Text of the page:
New Book Offers Look at Historic Phoenix Hotel and its Guests, Some Ghostly

Posted By Mike Padgett

July 22, 2009

PHOENIX, Ariz. – The desk clerk was frantic. It was 4 a.m. and the seven-story Hotel San Carlos suddenly went dark. The electricity was out. No lights, no working elevators and no air conditioning. It was a typical July with triple-digit temperatures.

The hotel clerk grabbed the phone and punched a number. The predawn call at his home startled Robert Melikian, whose family since 1973 has had a financial interest in the historic hotel in the heart of downtown Phoenix. The clerk then headed for the basement to check the main switch. It had been tripped, and the three ghost hunters standing nearby denied turning it off.

The trespassers were hotel guests. They had portable lights and other equipment. They said the power must have been turned off by the ghosts they were hunting. The clerk turned the power back on and escorted the trespassers out of the basement.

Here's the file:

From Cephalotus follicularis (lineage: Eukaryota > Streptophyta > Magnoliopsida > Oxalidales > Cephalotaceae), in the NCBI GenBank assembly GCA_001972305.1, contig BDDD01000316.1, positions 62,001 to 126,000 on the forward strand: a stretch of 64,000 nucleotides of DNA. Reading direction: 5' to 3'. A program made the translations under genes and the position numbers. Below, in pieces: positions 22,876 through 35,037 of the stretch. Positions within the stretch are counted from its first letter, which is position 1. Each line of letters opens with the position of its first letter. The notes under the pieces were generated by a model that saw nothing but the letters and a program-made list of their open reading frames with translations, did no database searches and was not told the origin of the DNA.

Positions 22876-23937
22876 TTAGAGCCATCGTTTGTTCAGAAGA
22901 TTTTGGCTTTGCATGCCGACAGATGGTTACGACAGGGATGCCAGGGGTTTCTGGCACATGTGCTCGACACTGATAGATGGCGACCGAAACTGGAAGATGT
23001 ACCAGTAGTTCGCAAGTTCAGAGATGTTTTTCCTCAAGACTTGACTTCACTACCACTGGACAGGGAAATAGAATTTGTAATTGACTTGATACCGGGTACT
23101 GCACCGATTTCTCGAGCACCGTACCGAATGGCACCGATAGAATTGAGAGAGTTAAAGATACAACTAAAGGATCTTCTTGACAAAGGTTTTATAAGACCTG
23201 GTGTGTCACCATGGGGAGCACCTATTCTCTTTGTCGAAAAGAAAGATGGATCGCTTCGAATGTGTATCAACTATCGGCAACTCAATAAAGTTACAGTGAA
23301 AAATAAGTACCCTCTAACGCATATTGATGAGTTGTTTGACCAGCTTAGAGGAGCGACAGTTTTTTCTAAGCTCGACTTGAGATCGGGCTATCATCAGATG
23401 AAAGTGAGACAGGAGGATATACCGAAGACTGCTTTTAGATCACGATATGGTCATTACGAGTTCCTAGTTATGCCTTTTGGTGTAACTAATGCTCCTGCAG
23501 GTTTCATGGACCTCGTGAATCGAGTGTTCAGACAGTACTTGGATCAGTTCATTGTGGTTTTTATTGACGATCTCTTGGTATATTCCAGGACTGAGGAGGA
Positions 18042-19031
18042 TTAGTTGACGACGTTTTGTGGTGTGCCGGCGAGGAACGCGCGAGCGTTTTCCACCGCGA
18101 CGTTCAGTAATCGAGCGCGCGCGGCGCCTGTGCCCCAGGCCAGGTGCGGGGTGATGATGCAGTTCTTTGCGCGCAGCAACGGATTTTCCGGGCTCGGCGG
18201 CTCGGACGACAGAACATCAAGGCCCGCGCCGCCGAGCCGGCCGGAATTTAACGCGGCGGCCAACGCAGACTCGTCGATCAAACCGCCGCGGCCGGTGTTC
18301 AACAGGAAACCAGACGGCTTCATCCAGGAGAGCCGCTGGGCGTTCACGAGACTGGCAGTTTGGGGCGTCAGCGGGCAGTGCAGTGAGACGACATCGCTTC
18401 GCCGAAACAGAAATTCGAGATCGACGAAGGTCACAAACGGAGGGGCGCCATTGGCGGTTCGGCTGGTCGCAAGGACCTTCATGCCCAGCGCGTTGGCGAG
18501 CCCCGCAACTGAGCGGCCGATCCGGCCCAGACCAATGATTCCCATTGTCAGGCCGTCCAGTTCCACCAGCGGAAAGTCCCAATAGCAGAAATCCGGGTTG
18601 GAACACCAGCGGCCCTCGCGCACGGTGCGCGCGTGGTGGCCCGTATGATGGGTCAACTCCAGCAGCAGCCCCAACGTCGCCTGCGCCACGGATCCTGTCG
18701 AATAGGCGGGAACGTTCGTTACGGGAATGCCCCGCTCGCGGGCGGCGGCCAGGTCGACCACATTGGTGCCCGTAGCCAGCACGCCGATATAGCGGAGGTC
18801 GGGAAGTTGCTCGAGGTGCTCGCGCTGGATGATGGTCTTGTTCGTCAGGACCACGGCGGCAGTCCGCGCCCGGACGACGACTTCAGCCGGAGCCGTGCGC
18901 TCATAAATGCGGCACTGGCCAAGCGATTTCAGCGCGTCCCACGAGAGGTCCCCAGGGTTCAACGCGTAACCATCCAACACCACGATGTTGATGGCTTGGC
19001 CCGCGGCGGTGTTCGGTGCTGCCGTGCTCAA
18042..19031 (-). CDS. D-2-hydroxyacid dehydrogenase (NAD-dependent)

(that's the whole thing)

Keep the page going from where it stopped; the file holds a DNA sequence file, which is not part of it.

The scary episode isn’t in Melikian’s new book about the hotel, but it shows the interest that fans of haunted hotels have for the Hotel San Carlos. The encounter with the ghost hunters early this month took place a few weeks after Melikian and his publisher, Arcadia Publishing, announced his 128-page book, “Hotel San Carlos.” The book is filled with historic photos and personal vignettes about the hotel, which opened in 1928 at the northwest corner of Central Avenue and Monroe Street.

Melikian’s book has four chapters – The Land and the School, The Hotel San Carlos Is Born, The Melikian Ownership and Changes in Downtown Phoenix, and Celebrities and Ghosts.

The book took more than a year to write. It was fitting that Melikian write it, given his family’s on-and-off ownership of the hotel and his passionate interest in preservation of historic buildings.